What a great use for civic space. The City of New York has just announced an initiative to create a "kitchen incubator"—a 4,000 square foot commercial kitchen, at the site of La Marqueta in East Harlem, that will allow start-up food businesses access to a professional-quality appliances at below-market cost. Once a thriving Hispanic food market with hundreds of stalls, the La Marqueta space is now effectively defunct, with only a handful of vendors remaining.
Why channel tax dollars into such a project? While any business must contend with start-up costs, food producers require more capital than many; commercial-grade equipment entails an enormous investment, even without the added cost of New York rent. An established kitchen, made available at a far lower cost, would allow small enterprises space to develop their businesses and their products—with the expectation, of course, that they will move on to their own locations.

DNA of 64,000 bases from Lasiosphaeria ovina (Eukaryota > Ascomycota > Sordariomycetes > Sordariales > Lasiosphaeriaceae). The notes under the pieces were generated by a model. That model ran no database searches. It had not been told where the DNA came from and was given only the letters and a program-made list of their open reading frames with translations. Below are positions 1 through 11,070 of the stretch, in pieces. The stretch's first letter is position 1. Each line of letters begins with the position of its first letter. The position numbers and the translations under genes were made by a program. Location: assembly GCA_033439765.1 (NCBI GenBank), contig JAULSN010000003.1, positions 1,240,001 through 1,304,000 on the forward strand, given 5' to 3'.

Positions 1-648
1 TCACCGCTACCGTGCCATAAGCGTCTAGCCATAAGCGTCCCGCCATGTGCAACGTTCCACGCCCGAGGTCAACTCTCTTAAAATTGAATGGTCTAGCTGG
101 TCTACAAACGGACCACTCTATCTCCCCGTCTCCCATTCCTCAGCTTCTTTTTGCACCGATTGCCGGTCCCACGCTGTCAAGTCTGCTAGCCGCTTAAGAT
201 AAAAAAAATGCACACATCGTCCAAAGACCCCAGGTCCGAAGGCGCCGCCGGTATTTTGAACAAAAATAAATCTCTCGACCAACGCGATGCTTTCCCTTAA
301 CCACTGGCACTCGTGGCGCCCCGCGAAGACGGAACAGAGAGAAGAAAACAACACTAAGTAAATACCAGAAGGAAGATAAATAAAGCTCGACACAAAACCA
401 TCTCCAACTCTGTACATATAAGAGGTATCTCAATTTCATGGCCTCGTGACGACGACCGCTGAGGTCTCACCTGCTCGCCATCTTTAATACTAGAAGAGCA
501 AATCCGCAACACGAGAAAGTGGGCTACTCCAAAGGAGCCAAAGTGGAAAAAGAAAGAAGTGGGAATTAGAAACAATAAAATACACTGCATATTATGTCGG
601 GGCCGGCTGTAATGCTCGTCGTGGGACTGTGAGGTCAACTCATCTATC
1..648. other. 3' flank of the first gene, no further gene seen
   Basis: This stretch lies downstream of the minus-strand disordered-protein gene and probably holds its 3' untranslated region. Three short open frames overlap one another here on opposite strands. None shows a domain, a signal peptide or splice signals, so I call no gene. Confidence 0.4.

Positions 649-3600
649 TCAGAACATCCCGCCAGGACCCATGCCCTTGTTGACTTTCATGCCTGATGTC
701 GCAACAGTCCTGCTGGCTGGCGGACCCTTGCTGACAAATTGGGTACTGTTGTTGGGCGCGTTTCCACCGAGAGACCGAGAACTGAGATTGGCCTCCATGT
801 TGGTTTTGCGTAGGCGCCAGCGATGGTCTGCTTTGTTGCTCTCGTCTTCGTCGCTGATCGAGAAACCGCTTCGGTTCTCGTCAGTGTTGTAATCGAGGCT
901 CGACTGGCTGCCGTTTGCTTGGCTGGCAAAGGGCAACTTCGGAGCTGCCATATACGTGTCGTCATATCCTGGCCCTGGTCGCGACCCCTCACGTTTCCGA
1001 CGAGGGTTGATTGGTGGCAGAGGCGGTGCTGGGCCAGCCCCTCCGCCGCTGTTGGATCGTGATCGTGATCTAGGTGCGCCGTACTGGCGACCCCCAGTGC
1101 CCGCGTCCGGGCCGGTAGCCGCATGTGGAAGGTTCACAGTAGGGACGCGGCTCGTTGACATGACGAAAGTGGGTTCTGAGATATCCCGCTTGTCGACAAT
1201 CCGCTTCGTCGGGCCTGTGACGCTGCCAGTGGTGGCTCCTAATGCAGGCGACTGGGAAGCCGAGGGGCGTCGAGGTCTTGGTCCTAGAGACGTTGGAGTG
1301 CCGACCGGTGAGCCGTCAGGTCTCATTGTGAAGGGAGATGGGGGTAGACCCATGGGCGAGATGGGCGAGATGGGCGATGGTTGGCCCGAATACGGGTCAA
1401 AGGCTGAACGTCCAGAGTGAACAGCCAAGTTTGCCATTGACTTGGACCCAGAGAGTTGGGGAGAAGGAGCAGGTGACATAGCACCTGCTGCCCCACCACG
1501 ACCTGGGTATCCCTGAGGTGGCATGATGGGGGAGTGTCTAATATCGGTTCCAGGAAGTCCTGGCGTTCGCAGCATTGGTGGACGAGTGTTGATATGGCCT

Officials are still seeking an independent organization to manage the space and screen potential participants, so there's no formal timeline yet. Still, it's a heartening sign that New York is still supporting the growth of small business. As least where kitchens are concerned.
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